Seasonal changes in flock size and winter flower-foraging habits of Bushtits
We recorded Bushtit (Psaltriparus minimus) flock size on the Seattle University campus across multiple seasons in order to characterize the timing of pair formation prior to nest building in Washington state and compare it to that of California and Arizona. We also collected autumn and winter foraging locations, specifically vegetation types and foraging heights. We found the disbanding of large flocks (15-20 birds) into nest-building pairs occurred 1-2 months later in the northern part of the Bushtit's range than what is reported in more southern states. Bushtits spent a similar percentage of time foraging in deciduous trees, evergreen trees, and mixed shmbs in fall and winter, often moving along garden strips at heights of 3-4.5 m off the ground. Contrary to published reports, groups of Bushtits repeatedly visited fixed food sources, specifically the yellow flowers of the exotic leatherleaf mahonia (Mahonia bealei) for over 2 weeks on early winter mornings. Received 22 August 2019. Accepted I October 2021.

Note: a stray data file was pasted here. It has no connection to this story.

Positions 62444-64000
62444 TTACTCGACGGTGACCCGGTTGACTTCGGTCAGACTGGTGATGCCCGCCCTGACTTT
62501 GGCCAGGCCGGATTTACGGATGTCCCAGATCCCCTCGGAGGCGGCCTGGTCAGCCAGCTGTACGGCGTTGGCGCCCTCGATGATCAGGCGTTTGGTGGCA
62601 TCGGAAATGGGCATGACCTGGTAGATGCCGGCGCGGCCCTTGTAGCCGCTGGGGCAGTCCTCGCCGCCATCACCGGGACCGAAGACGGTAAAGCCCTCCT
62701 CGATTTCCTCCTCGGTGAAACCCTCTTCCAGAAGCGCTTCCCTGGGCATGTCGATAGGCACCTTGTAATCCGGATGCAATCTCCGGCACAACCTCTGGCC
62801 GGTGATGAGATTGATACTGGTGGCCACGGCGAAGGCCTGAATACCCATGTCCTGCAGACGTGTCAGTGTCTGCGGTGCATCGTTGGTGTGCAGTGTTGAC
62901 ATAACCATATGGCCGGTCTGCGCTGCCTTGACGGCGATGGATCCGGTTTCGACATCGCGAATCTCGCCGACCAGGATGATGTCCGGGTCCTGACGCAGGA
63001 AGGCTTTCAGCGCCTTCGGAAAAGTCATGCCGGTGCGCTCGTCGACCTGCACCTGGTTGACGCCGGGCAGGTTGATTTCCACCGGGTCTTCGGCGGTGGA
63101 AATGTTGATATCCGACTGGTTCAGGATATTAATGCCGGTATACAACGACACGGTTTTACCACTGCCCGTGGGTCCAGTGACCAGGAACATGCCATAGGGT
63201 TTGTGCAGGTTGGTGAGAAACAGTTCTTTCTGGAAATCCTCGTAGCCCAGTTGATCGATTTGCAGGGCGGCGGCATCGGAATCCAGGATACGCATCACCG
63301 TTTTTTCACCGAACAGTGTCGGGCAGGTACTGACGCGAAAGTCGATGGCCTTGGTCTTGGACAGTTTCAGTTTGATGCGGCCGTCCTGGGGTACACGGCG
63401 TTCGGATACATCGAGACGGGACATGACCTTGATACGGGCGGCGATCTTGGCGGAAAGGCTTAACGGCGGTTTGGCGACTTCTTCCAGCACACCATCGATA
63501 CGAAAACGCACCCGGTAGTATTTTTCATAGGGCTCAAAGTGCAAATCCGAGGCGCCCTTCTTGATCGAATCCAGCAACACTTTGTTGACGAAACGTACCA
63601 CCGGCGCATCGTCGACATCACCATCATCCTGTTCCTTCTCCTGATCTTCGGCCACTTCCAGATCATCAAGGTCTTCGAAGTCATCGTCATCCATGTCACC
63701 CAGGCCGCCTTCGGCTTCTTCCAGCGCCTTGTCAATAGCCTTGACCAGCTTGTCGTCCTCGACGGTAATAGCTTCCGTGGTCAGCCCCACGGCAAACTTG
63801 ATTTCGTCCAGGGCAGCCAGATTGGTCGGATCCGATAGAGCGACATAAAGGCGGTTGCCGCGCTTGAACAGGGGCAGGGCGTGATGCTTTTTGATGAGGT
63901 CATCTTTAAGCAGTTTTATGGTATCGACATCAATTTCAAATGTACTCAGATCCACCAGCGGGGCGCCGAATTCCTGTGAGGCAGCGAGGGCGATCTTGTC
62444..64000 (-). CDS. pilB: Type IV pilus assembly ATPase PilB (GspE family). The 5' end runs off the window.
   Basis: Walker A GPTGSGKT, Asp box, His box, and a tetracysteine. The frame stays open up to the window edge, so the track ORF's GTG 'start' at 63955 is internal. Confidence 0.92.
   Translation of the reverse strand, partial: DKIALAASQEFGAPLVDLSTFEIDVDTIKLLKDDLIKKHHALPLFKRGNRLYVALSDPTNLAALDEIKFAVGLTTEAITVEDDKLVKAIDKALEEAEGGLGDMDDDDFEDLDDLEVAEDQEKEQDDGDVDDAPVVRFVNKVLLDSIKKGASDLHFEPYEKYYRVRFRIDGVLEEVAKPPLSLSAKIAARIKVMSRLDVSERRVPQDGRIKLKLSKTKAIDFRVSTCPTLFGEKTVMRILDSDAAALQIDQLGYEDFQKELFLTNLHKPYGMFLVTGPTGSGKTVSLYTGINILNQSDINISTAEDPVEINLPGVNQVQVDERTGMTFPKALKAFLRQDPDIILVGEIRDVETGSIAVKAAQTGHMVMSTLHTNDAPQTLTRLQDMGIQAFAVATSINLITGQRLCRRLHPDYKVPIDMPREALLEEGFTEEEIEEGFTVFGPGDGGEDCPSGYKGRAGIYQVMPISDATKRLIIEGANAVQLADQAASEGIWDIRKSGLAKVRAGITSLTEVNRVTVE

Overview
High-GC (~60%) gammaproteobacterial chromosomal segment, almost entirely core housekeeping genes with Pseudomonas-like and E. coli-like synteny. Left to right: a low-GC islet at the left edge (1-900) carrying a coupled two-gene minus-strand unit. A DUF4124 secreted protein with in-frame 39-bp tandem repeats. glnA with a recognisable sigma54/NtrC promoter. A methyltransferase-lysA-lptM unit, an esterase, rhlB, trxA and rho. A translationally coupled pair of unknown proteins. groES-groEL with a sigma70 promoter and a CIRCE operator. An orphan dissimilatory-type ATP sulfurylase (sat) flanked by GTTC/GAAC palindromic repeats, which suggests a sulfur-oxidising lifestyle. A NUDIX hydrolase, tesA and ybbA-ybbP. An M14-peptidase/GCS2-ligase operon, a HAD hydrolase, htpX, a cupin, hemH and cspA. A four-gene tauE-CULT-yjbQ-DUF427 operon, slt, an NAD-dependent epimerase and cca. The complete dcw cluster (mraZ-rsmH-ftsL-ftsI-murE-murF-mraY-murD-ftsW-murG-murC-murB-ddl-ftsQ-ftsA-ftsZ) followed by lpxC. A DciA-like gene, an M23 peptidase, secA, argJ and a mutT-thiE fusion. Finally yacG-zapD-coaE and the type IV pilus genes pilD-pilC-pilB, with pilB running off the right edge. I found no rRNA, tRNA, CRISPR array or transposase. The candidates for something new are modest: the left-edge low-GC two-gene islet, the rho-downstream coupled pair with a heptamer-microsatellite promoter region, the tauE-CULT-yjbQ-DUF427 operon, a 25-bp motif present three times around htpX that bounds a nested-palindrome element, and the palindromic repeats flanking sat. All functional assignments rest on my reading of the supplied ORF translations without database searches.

CRISPR disruption and UK Biobank analysis of a highly conserved polymorphic enhancer suggests a role in male anxiety and ethanol intake
CRISPR disruption and UK Biobank analysis of a highly conserved polymorphic enhancer suggests a role in male anxiety and ethanol intake